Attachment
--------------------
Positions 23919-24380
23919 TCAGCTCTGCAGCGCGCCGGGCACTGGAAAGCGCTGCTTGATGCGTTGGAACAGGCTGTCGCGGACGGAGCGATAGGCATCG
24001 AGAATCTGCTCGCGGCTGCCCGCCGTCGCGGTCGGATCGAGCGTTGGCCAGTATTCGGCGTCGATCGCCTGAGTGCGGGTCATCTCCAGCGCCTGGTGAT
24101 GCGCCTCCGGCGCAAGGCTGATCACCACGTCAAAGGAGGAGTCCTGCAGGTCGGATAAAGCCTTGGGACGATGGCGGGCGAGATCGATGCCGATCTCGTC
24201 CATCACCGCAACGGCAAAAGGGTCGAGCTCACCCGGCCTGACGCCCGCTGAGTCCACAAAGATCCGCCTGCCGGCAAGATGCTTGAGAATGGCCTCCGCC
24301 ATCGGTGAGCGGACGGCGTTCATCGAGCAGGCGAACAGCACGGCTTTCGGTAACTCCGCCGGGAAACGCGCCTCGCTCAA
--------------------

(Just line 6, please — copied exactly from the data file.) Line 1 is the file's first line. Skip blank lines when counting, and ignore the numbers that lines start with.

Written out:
24301 ATCGGTGAGCGGACGGCGTTCATCGAGCAGGCGAACAGCACGGCTTTCGGTAACTCCGCCGGGAAACGCGCCTCGCTCAA